Protests Have Begun In States That Are Still Counting Election Votes

Protesters Take To The Streets As Election Count Continues For A Fourth Day

Trump supporters protest the slow vote count at the Maricopa County Tabulation and Election Center in Arizona. (Image: Twitter/@NYPost)

Public protests are taking place in cities that have not finished tabulating votes for what has become an agonizing wait for the conclusion of the presidential election.

Protests have taken place in New York, Washington, D.C., and Minneapolis, but the messages have been mixed. Video over the last two days has shown Trump supporters in Arizona protesting to “stop the count,” while Trump supporters in Detroit were screaming to “count that vote.”

In Nevada, a Trump supporter cut off an election briefing to scream and rant about how Joe Biden is stealing the election. Reporters and election officials let the man rant for about 30 seconds then went back to their briefing as he walked away, seemingly unbothered by what the man said.

Some of the protests were planned before Election Day, but a few others were put together on the fly as the election crept into a second day. Many political analysts said before Election Day that the ballot counting process would take several days since more than 100 million people voting early.

The election has even subdued Trump. He declared victory Tuesday night but spent the next two days out of public view except for ranting on Twitter. The social media giant has also flagged a bevy of tweets the president has sent out as flat out lies and misinformation.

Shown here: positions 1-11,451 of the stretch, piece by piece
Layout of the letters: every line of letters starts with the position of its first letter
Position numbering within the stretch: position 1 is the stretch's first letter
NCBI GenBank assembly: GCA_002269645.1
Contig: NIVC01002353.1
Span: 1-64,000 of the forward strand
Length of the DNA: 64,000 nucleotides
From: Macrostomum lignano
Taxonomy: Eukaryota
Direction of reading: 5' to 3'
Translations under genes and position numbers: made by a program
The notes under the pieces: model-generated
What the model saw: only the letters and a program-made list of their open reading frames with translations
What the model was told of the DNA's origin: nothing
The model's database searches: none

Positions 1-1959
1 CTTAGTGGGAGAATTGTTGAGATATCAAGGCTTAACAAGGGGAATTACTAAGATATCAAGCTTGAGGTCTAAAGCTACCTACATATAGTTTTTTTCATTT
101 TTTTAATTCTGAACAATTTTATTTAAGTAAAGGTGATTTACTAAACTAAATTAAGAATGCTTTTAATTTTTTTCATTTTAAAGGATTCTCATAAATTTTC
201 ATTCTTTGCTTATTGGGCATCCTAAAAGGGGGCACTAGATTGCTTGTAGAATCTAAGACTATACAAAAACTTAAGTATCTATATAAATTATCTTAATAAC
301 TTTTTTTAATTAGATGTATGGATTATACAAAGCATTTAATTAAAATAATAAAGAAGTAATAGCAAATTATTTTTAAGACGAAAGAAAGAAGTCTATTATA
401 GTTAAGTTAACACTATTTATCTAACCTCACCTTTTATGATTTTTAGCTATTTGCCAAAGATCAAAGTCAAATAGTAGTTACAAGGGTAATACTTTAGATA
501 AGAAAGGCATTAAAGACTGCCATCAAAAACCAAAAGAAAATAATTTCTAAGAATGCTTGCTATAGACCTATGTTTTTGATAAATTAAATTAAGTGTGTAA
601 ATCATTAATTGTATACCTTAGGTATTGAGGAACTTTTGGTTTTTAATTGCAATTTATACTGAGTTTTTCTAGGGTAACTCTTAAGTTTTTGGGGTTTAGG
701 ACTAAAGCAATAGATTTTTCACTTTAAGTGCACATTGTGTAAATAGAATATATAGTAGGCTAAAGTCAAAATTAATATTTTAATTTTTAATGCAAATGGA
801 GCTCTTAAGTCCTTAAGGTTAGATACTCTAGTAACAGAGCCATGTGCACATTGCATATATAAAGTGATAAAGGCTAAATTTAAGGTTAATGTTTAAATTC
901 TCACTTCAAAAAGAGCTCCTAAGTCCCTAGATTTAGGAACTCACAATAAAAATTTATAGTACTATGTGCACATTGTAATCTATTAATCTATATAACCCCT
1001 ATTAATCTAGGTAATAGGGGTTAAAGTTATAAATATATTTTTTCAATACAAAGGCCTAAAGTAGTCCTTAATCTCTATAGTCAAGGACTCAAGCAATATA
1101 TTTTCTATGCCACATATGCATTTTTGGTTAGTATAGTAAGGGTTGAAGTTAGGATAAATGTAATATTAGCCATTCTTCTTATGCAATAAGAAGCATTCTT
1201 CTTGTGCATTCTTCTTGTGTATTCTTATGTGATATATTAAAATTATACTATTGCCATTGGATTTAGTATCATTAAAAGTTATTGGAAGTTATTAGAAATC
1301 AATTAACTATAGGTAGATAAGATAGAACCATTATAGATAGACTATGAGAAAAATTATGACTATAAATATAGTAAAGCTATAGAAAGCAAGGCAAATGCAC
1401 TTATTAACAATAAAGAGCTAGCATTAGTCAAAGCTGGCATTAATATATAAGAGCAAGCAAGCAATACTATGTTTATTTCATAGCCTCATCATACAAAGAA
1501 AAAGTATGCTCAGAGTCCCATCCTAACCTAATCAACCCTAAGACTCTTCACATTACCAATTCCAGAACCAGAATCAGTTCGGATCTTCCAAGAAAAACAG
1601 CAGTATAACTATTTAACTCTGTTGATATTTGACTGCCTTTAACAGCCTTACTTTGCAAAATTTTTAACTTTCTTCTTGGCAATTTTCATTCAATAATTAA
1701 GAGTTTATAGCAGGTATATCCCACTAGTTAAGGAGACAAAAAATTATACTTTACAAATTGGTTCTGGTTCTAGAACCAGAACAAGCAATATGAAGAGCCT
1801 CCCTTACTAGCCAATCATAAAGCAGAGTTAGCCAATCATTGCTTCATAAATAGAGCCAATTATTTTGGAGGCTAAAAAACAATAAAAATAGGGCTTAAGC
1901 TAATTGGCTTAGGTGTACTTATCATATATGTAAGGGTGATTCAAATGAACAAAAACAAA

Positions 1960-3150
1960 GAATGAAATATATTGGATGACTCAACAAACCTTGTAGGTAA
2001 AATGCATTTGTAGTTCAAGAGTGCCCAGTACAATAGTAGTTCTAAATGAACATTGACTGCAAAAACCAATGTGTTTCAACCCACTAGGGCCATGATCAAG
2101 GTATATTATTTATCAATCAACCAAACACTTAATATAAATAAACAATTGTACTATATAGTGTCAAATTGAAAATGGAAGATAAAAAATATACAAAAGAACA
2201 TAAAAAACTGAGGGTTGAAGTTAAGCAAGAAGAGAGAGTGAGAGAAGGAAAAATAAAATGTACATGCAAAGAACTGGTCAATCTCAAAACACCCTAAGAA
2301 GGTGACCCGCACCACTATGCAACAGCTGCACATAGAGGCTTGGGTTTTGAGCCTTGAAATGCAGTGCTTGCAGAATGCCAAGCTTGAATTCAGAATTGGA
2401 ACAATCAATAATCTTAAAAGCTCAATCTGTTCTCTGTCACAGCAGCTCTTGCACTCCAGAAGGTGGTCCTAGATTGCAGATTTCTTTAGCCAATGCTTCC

Even in his press briefing Thursday, Trump seemed almost resigned to his fate as he continued to spread lies and claim that “if you count the legal votes I easily win.”

Trump has tried to use the courts to stop the count, filing suits in Michigan, Pennsylvania, and Georgia, but two of them were thrown out. The win he got in Pennsylvania only allows the Trump campaign to observe the ballot count from six feet away.

“They all seem to have no merit whatsoever,” Joshua Douglas, a law professor at the University of Kentucky, told The Guardian. “I think the goal is to sow discord and distrust and undermine the people and the integrity of the election. I think giving them additional air time just plays into that theory.”

The Trump campaign’s case in Georgia was dismissed in Chatham County on Thursday. Trump’s lawyers argued 53 ballots missed the deadline to be counted and were mingled with valid ballots, but lawyers provided no evidence to the claim while state election officials testified they arrived on time.

In Michigan, a judge tossed a Trump campaign suit that alleged poll observers were not given enough access to ballot counting and campaign observers should be given video footage of drop boxes. According to the Detroit Free Press, the judge said there wasn’t a legal basis requiring officials to turn over video footage and the state already issued an order requiring observer access.

All signs are pointing to a loss for Trump — one he won’t be able to sue or talk his way out of it.